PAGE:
Bluestreak and the birth of a collaboration kernel

Successful Architecture, Engineering and Construction (AEC) collaboration depends on the timely dissemination of relevant information throughout the project team. This task is made difficult by the number of collaboration interactions that occur and the diverse range of digital tools used to support them. To improve this process it is proposed that a collaboration kernel could weave together these disparate interactions and tools. This will create a more productive and efficient collaboration environment by allowing design discussion, issues and decisions to be efficiently and reliably exchanged between team members and the digital tools they currently use. This article describes how Project Bluestreak, a messaging service from Autodesk Labs, can be transformed into an effective collaboration kernel. To guide this transformation, the principles of the Project Information Cloud have been used to evaluate the existing service and identify areas for future development. These fundamental digital collaboration principles are derived from lessons learnt in the formation of the World Wide Web. When these principles are embodied within a digital collaboration tool, they have demonstrated an ability to improve the timely delivery of relevant information to members of the project team.

Seamless collaboration within a fragmented digital environment

A successful AEC digital collaboration environment brings multiple parties together so that they can productively work towards a satisfactory and achievable design outcome. During this process participants must engage in a variety of interactions between team members and the digital models used to describe the design. These interactions, and the technologies commonly used to enable them, are summarised in the following diagram and table.

Note: The term 'model' refers to a CAD or BIM digital model that represents the proposed design. Digital models play an important role in the collaboration process as they communicate ideas, impose restrictions and can be manipulated to reflect a participant's opinion.

Using micro-blogging to record architectural design conversation alongside the BIM

The majority of professionals within the architecture, engineering and construction (AEC) industry use the telephone and email to collaborate on immediate design problems. Unfortunately there is a disconnection between this communication and the underlying Building Information Model (BIM) where the agreed upon architectural solution is recorded. As a consequence it is difficult for a person interacting solely with the BIM to take part or learn from this external conversation because they are often oblivious to it taking place. Micro-blogging is an emerging, Internet-based communication medium that may provide the common thread to tie these disparate sources of project information together. It will achieve this through enabling the issues and outcomes discussed during architectural conversations to be quickly recorded by any member of the project team. Those working on the BIM will be able to actively monitor and search across these conversations to keep up to date with the project’s state and help solve new design problems.

Unlike blogging and instant messaging, micro-blogging can communicate simple messages between groups of people using mobile phones or any Internet connected device. These conversations are published online so they can be referenced in further design discussion, or indexed for searching alongside other sources of project information. For adoption to occur the technology must be integrated within the BIM toolset so that being part of this conversation is a natural extension of the digital workspace. Current micro-blogging services such as Twitter, lack this integration and have not (yet) been tailored to meet the specific demands of architectural collaboration. A focused implementation would likely improve architectural collaboration because micro-blogging embodies many of the principles of the Project Information Cloud. Its qualities of simplicity, ubiquity, decentralisation, modularity, awareness, context sensitivity and evolving semantics make it a promising collaboration medium, and one that could move the AEC industry towards the goal of hyperlinked practice.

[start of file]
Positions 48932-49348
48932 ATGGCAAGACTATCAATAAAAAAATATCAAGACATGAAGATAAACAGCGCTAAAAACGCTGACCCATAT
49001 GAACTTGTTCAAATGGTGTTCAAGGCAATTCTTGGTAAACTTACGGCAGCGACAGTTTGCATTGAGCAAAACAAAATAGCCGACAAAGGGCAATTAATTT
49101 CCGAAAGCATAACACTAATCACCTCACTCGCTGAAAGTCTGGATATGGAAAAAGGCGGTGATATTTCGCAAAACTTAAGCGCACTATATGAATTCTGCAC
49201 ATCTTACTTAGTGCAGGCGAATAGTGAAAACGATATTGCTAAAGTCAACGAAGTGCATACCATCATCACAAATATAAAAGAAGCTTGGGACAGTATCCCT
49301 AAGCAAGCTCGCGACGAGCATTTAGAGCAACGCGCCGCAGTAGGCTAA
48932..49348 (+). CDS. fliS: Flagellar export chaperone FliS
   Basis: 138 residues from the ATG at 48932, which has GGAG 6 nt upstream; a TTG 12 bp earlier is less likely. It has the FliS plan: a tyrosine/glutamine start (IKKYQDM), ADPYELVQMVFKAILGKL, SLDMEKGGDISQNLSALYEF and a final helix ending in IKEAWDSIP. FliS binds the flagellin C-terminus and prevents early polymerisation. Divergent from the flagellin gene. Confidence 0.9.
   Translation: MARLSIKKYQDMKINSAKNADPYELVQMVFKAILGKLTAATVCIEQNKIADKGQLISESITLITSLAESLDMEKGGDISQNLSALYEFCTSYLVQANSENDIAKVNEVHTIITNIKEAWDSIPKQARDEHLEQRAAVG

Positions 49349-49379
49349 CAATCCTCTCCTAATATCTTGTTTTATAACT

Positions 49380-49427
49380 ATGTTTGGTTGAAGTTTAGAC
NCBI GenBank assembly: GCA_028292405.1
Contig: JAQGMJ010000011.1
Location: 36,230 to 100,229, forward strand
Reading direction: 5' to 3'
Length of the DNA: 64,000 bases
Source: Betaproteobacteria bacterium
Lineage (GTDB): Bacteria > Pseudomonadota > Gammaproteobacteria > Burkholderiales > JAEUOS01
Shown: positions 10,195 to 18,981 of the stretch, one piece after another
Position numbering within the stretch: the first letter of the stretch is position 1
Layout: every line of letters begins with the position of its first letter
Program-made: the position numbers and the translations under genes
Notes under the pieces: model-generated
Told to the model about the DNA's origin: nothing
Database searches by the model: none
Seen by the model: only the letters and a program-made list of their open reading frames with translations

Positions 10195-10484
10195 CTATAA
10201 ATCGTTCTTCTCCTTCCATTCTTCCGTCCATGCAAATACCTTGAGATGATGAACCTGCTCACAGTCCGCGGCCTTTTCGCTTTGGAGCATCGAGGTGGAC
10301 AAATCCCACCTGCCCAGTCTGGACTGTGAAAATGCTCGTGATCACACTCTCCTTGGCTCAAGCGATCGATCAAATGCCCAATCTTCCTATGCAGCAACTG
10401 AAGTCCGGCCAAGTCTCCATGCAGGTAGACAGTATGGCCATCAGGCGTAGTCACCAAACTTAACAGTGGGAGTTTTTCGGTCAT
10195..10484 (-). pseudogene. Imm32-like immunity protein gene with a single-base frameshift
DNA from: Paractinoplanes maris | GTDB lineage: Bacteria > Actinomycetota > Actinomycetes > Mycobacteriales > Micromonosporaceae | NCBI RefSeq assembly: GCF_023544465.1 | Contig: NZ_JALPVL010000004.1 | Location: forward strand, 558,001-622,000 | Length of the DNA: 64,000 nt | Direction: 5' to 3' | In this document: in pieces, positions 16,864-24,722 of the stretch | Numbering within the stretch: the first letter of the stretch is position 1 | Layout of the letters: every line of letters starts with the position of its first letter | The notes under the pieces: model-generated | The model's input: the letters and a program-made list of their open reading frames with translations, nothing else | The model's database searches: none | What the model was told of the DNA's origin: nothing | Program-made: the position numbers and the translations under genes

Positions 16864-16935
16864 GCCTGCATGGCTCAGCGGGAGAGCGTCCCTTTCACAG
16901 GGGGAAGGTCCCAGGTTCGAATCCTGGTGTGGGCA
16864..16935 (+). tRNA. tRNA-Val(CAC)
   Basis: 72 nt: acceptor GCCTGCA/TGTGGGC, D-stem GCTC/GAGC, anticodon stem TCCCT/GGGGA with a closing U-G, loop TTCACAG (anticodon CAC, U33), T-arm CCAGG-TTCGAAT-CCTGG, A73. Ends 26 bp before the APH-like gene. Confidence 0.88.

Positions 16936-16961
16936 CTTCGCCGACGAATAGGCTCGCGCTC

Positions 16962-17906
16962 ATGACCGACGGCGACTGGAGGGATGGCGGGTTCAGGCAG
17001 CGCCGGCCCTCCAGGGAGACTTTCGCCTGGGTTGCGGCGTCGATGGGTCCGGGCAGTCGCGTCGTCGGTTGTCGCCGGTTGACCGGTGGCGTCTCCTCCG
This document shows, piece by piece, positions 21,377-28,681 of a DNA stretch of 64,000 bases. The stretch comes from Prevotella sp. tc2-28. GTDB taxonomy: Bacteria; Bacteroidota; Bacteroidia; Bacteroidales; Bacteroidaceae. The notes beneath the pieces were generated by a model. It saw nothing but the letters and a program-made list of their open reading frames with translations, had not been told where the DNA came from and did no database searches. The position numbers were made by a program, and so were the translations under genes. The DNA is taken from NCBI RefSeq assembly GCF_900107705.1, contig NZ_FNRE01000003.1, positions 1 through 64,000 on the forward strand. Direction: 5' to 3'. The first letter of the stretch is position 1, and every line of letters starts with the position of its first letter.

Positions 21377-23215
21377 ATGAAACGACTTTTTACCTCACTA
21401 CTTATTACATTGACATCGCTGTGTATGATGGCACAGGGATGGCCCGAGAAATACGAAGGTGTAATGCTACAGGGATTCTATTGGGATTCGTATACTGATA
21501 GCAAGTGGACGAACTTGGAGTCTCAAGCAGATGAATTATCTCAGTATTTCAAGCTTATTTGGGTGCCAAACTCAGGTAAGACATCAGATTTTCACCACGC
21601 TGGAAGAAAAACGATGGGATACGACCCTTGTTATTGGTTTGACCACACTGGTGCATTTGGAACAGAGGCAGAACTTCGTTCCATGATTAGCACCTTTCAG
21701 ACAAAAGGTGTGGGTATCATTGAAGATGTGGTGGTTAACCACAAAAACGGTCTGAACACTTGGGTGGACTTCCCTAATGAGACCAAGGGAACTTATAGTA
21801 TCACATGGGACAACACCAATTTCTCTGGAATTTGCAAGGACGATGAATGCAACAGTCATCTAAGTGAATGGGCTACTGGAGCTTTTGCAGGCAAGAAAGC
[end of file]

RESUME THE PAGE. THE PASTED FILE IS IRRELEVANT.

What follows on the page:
Making digital collaboration "more betterer"

Recently I gave a presentation at Victoria University on the work I am doing with my PhD. For posterity I have uploaded this presentation to Slideshare.

The talk covered the problem of digital architectural collaboration and how it is an immature field compared to other aspects of architecture. Due to the pressing nature of architectural collaboration the solutions to this problem will not be revolutionary, e.g. Second Life-like, but rather evolutionary, and at times even haphazard.

After introducing the problem-space I went on to discuss the emergence of the Building Information Model (BIM) as a central figure in digital architectural collaboration. However whilst BIM is an excellent productivity tool it does not address many of the industry's collaboration issues - in fact in many respects it compounds them.

WIth BIM identified as a significant yet problematic collaboration technology I outlined the need for an overriding set of digital collaboration principles that can be applied to future collaboration technology decisions. Rather than starting from zero I propose that we build on top of the underlying theories of distributed systems such as the Internet. With this need and methodology identified, I go on to introduce the seven principles of the Project Information Cloud:

  1. Simplicity
  2. Ubiquity
  3. Decentralisation
  4. Modular design
  5. Information awareness
  6. Context sensitivity
  7. Evolutionary semantics